|Common Name(s)||Odessa Barb|
|Scientific Name||Pethia padamya|
|Origin||South East Asia|
|Minimum Tank Size||30 gallons|
|Food & Diet||Omnivorous diet|
|Tank Mates||Cherry Barbs, Tiger Barbs, Zebrafish, and Swordtail fish|
|Breeding||Batches of eggs are laid on aquatic plants.|
|Disease||May be susceptible to Ich and Mycobacteriosis.|
Table of Contents
The Odessa Barb, scientifically known as the Pethia padamya, is an omnivorous freshwater tropical fish native to South East Asia and the Himalayas. This fish can be found in countries such as China, India, Nepal, and Thailand in shallow freshwater streams. This vibrant Barb has been given the name Scarlett Barb due to its iridescent colorful scales that scatter its body. The Odessa Barb is well-known and loved for its silly, playful nature and zipping around its tank.
Odessa Barb Facts
The Odessa Barb is a hardy fish with a lifespan of three to five years in its natural habitat and captivity. In order to allow your Odessa Barb to live the longest, healthiest life, pristine, consistent water conditions must be kept as this fish is quite sensitive to frequent changes in their water conditions. This tiny fish can grow up to three to four inches long and, with amazing water conditions, may even reach five inches long. The Odessa barb grows quite quickly, considering its size. This fish will be full-grown in about three to four months with a proper diet and proper water conditions. The Odessa Barb is a small quick-growing fish that, with a proper diet and pristine water conditions, will be an entertaining companion for years to come.
Odessa Barb Care
As the Odessa Barb is a hardy, healthy fish, they are able to survive in a wide range of water conditions, including pH levels and water temperatures. The Odessa Barb can inhabit water temperatures of 70 to 79 degrees Fahrenheit. Staying within the lower temperatures is not recommended for this fish as they thrive best in water temperatures of 74 to 79 degrees Fahrenheit. While this does not seem like it may make a huge difference, it will greatly impact the happiness and playfulness of your Odessa. This fish thrives in a slightly acidic to slightly neutral water chemistry with a pH level of 6.0 to 7.0. While this fish is hardy and can survive in various water conditions, they should not be changed once these conditions are set, as the Odessa Barb is extremely sensitive to frequent change. The Odessa Barb is a hardy fish able to survive in various water conditions; however, they thrive best in slightly warm water temperatures and slightly acidic water chemistry.
Odessa Barbs are omnivorous fish meaning that they eat a variety of plants as well as animals. This fish requires a variety of diets to be provided with all the necessary nutrients to keep them healthy. The Odessa Barb can be fed pellet and flake food, vegetables such as cucumber and lettuce, and protein-rich foods such as brine shrimp and blood worms. Odessa Barbs will eat any type of small crustacean, even snails, if able to fit into their tiny mouths. Though this fish is a plant-eater, they do not typically eat rooted plants in their tank. When hungry, it may become an option to munch on. These fish do not dwell in any specific part of the tank, so providing top floating food and sinking food will give them great variety in the feeding process. Due to the active nature of the Odessa Barb, they can work up quite the appetite. These fish should be fed two to three times a day. This may take some trial and error when learning the appetite of your fish. The Odessa Barb should be fed a variety of plants and animals two to three times daily to provide them with sufficient nutrients.
Odessa Barb Tank Setup
When choosing a tank to create an Odessa Barb’s forever home, taking into account their playful swimming nature is very important. Since the Odessa Barb is a schooling species, they need plenty of room to frolic around. This means thinking in terms of length is much more important than width or height. The Odessa Barb requires a tank of a least 30 gallons or more, allowing for adequate swimming room for all fish inhabiting the tank. While the Odessa Barb is on the smaller side of the aquarium, fish need a large tank to allow plenty of swimming room.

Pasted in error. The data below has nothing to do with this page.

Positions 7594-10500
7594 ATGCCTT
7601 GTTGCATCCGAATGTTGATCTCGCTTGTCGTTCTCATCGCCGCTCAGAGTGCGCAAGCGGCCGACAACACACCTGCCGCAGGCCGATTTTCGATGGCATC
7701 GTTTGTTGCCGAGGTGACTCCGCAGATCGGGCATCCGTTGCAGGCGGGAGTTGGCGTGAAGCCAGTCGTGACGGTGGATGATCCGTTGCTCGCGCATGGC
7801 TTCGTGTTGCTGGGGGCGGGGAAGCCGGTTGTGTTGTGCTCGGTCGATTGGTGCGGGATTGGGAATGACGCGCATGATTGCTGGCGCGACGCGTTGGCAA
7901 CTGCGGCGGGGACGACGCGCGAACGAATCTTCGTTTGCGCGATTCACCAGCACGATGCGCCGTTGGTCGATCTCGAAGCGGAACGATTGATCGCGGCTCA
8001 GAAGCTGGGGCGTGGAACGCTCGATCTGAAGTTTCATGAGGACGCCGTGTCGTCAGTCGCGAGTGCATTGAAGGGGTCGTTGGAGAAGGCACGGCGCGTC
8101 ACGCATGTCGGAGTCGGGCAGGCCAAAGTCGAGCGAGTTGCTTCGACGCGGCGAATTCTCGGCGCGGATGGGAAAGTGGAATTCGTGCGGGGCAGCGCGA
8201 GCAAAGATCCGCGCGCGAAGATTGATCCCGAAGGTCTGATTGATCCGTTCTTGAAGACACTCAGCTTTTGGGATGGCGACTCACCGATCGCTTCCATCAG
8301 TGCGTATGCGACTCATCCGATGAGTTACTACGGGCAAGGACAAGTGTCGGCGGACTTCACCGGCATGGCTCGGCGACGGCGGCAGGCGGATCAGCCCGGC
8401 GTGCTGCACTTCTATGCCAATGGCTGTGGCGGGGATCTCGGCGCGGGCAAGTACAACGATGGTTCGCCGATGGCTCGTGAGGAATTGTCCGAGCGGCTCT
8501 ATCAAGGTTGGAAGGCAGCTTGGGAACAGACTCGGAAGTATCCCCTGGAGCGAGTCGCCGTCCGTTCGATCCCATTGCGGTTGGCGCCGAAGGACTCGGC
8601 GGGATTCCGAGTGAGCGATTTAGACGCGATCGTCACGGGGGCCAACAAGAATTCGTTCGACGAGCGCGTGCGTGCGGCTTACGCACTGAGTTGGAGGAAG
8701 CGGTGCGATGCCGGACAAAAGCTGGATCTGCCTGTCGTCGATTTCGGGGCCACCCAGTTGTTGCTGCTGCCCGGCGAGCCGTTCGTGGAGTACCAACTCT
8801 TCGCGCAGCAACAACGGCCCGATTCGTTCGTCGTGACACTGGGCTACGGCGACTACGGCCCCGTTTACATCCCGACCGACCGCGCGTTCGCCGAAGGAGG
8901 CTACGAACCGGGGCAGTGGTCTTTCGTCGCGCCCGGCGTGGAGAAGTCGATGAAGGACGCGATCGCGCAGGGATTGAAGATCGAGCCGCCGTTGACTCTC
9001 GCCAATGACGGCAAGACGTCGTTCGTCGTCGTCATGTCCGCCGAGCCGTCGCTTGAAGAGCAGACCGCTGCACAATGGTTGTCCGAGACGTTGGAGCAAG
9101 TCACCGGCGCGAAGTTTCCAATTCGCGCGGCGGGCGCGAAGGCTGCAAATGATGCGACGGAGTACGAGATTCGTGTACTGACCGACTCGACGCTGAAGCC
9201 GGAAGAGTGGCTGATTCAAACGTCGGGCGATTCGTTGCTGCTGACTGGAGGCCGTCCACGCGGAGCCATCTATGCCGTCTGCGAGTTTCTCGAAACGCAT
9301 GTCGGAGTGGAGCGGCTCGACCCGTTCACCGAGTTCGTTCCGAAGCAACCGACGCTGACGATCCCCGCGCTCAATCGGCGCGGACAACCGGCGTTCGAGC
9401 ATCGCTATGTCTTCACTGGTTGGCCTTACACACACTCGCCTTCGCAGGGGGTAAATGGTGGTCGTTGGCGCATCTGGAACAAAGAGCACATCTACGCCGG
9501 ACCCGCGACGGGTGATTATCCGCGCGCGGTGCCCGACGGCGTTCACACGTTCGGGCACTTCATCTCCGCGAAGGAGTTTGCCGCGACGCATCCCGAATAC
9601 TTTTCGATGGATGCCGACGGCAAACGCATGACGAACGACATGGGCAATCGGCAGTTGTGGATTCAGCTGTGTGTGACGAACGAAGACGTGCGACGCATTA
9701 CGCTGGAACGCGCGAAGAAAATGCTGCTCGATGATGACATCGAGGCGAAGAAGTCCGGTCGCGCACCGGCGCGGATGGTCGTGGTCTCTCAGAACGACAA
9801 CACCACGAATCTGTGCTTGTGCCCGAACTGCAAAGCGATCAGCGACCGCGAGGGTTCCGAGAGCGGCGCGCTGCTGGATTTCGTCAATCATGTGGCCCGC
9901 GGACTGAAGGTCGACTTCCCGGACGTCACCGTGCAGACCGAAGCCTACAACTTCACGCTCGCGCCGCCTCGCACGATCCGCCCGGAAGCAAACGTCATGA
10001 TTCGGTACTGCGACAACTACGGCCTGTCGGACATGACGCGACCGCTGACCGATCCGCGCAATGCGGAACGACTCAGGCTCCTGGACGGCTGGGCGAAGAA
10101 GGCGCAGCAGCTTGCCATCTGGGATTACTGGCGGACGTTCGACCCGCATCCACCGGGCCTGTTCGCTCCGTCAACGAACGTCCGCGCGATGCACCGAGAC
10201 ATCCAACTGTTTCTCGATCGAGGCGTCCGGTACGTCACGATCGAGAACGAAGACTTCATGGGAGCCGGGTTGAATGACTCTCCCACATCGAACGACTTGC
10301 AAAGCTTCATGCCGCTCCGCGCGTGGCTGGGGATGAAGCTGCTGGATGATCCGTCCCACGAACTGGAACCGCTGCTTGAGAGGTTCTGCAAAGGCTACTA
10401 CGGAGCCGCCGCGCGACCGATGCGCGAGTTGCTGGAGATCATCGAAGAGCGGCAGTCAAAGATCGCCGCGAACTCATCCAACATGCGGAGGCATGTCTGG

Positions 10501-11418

When setting up the contents of an Odessa Barb’s tank, thinking about their natural habitat is very important. Since this fish is found in streams, it should be noted that lots of vegetation should be incorporated into their home. Many long-stemmed plants can be planted in the substrate to provide the Odessa Barb with the many hiding spots they love. They are also known to swim in and around the plants while zipping through the tank. A medium-sized pebble substrate should be used at the bottom of the tank. This allows breathing room for the roots of the plants inhabiting the tank and is a large enough substrate that the Odessa Barb will not try to eat it. Dark pebbles are commonly used in Odessa tanks because they bring out their scales’ vibrant colors. Pieces of driftwood and caves can also be added to the tank to offer more hiding spots. Be careful not to make their environment too cramps as not having an adequate amount of swimming room will cause stress. Maintaining pristine water conditions is crucial for the Odessa Barbs’ health. Weekly water changes of 25% to 30% should be carried out along with a good aquarium filter. As this fish is commonly found in streams, the water pump will provide a light amount of water flow, simulating their natural habitat. The Odessa Barb does not require large elaborate tank decorations. They only need lots of vegetation to hide in and a few small pieces of driftwood to keep them happy.
Odessa Barb Tank Mates
Choosing tank mates for an Odessa Barb should come fairly easily. These fish are typically peaceful other than their tendency to nip fins and have dominance issues with other males in the tank. Due to the Odessa Barb being a fin nipper, pairing them with fish who are slow-moving or have long-flowing fins is not ideal. Some compatible tank mates include Cherry Barbs, Tiger Barbs, Zebrafish, and Swordtail fish. These fish all share relatively similar water parameter requirements and tank sizes. While the Odessa Barb has many compatible tank mates, they also have many incompatible ones. Incompatible tank mates include Guppies, Angelfish, Betta fish, Goldfish, Gourami, and Snails. Choosing tank mates for the Odessa Barb should be pretty easy as long as the chosen tank mates are not aggressive toward other fish and do not contain long-flowing fins.